Policy Frameworks and Taxonomies: Gaps Within Research

  • Tiffany Jones
Part of the SpringerBriefs in Education book series (BRIEFSEDUCAT)


Accepting that there are a variety of values and education discourses potentially at work within any education policy (or policies), and a variety of ways we can analyse them, how can we best understand them? What conceptual framing is appropriate, or holds value across policy types and constructions? Is there a framing or paradigmatic exemplar that can work across methodologies and analysis types? One way of answering this question is by looking at what a variety of analyses consistently reveal or discuss. Education policy analysis often reveals the broader political education goals and strategies behind the policy or policies under investigation. This is particularly true in the case of methodological approaches such as discourse analysis, critical discourse analysis, historical discourse analysis and genealogy. Research into single policy documents usually reveals the operation of one paradigm or paradigmatic ‘orientation’ to education. For example, Heck uncovered a ‘liberal’ or neo-liberal paradigm within the Australian Discovering Democracy framework through a Critical Discourse Analysis (Heck, 2003). However, it is important to note that this research did not consider other paradigms in its conceptual framing, and the Civic Republican Citizenship Discourse she describes as within this liberal paradigm is in other broader analyses more correctly cast as ‘conservative’ (Jones, 2009). Rigour and reproducibility become questionable when the same policy is thus described as ‘liberal’, ‘neo-liberal’ or ‘conservative’ within different analyses. Similarly, Harvey (2006) uncovers ‘neoliberalism’ and an economic focus in tertiary education policy, although it is important to again outline that neo-liberalism is not explored in the full context of alternative orientations; underlying the sense that researchers will find ‘what they are looking for’ paradigmatically (where it is present) and overlook what they are not looking for.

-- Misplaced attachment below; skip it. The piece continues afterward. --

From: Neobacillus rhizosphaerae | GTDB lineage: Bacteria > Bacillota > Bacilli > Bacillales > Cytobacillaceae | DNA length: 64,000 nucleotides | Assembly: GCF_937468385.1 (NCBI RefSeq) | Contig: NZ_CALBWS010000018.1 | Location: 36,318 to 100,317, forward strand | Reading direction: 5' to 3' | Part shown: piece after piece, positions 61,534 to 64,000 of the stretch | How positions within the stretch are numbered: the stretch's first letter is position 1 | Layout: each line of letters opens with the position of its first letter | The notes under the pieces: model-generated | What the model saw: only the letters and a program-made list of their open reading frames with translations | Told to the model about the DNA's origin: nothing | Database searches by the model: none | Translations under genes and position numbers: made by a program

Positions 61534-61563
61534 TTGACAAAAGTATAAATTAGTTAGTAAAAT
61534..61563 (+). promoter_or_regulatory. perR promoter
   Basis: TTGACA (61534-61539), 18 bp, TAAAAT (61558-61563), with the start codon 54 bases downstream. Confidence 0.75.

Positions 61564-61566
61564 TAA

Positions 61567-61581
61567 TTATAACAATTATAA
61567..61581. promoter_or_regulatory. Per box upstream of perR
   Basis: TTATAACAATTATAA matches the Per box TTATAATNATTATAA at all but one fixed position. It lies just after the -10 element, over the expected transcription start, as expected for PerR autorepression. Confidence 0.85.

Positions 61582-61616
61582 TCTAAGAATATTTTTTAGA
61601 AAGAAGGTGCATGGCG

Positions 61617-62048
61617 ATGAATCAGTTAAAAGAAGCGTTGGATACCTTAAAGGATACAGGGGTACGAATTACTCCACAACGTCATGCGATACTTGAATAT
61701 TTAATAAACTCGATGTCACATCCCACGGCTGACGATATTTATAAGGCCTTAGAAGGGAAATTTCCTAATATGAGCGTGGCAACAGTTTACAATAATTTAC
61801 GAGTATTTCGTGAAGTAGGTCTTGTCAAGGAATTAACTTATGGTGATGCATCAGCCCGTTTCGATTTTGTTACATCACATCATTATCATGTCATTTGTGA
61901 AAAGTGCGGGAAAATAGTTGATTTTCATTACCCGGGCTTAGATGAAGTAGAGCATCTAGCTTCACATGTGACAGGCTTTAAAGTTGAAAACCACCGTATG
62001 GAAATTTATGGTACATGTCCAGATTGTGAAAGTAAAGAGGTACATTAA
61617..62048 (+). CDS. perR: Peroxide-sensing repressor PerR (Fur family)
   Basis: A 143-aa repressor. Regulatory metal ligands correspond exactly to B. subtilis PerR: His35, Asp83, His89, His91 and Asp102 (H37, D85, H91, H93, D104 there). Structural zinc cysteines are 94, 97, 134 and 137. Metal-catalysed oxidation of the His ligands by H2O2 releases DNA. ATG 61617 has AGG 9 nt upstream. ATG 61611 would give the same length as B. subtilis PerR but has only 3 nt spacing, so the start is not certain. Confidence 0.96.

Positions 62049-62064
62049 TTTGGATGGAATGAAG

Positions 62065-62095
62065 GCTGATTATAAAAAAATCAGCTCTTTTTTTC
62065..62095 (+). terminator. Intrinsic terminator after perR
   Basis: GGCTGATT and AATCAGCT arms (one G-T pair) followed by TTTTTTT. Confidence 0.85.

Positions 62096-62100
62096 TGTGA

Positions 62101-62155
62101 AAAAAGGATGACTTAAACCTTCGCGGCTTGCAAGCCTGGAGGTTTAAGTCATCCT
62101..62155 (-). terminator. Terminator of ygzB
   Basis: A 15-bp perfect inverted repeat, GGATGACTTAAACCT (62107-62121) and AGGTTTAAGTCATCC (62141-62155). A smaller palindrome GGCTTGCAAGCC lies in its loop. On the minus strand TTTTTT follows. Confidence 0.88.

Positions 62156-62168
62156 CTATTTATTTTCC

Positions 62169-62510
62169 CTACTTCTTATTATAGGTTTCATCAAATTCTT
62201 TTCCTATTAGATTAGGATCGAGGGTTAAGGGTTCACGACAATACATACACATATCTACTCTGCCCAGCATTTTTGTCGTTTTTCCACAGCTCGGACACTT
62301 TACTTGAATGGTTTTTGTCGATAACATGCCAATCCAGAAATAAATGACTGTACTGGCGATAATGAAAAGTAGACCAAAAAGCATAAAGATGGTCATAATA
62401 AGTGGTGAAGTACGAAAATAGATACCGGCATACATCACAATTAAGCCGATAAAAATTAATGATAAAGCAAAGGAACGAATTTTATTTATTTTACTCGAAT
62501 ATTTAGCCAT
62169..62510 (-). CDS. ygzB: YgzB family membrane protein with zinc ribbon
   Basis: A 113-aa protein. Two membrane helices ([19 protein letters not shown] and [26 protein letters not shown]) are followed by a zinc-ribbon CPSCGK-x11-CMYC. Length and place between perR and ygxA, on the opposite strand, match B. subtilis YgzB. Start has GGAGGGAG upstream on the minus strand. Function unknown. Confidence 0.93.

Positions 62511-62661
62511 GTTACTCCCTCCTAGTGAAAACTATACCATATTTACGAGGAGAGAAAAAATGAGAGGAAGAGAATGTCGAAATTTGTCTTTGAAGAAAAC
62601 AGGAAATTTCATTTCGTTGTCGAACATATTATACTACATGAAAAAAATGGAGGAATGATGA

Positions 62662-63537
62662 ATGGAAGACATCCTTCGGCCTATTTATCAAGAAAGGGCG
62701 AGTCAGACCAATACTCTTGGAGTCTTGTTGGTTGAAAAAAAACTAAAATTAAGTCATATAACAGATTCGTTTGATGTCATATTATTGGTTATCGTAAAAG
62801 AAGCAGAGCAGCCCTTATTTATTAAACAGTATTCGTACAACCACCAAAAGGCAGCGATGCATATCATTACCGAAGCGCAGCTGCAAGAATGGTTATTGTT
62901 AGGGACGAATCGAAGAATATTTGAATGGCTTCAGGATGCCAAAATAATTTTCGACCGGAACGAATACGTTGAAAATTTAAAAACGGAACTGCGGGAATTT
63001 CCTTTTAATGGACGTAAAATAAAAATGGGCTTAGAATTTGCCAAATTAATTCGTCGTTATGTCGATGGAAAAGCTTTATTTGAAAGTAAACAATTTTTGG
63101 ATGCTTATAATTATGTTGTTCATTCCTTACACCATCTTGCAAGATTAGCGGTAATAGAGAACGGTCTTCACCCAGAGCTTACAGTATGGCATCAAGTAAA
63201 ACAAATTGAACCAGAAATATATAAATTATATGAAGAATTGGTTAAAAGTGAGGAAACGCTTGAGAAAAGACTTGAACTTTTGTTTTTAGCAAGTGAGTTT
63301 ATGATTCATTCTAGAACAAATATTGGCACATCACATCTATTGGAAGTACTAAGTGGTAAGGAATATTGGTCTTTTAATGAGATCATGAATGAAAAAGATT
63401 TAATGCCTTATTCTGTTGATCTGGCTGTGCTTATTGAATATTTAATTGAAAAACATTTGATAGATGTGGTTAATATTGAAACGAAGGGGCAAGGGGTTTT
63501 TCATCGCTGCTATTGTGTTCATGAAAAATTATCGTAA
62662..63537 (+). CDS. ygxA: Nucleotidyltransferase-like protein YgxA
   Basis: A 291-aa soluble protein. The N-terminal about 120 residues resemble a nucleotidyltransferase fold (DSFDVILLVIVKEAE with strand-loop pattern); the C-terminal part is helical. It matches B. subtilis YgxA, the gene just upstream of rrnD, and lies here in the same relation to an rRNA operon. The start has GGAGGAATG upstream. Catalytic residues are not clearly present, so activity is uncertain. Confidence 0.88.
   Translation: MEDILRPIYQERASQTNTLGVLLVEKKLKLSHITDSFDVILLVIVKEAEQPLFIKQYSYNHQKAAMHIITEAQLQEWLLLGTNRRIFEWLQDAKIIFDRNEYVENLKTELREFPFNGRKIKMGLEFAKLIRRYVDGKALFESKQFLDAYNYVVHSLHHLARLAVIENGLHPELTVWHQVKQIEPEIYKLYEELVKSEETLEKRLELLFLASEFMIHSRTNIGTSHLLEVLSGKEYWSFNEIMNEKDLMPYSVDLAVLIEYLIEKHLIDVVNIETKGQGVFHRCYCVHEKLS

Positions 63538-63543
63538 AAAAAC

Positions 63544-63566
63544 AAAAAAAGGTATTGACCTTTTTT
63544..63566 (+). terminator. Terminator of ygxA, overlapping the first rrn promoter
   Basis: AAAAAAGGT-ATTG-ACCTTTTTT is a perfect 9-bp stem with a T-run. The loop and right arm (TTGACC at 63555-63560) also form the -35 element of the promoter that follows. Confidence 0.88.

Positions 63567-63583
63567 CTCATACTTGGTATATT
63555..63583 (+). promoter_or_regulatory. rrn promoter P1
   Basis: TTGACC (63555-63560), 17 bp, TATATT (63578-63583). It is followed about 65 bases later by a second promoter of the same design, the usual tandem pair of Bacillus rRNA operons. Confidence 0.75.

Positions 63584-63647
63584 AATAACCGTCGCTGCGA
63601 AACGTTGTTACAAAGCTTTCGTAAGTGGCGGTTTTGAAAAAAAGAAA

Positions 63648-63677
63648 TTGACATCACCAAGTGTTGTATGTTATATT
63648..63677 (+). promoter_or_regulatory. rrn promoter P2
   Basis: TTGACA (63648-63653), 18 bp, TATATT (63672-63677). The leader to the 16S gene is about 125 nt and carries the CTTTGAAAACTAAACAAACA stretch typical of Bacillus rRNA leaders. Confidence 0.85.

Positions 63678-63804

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Copyright information

© The Author(s) 2013

Authors and Affiliations

  1. 1.School of EducationUniversity of New EnglandArmidaleAustralia

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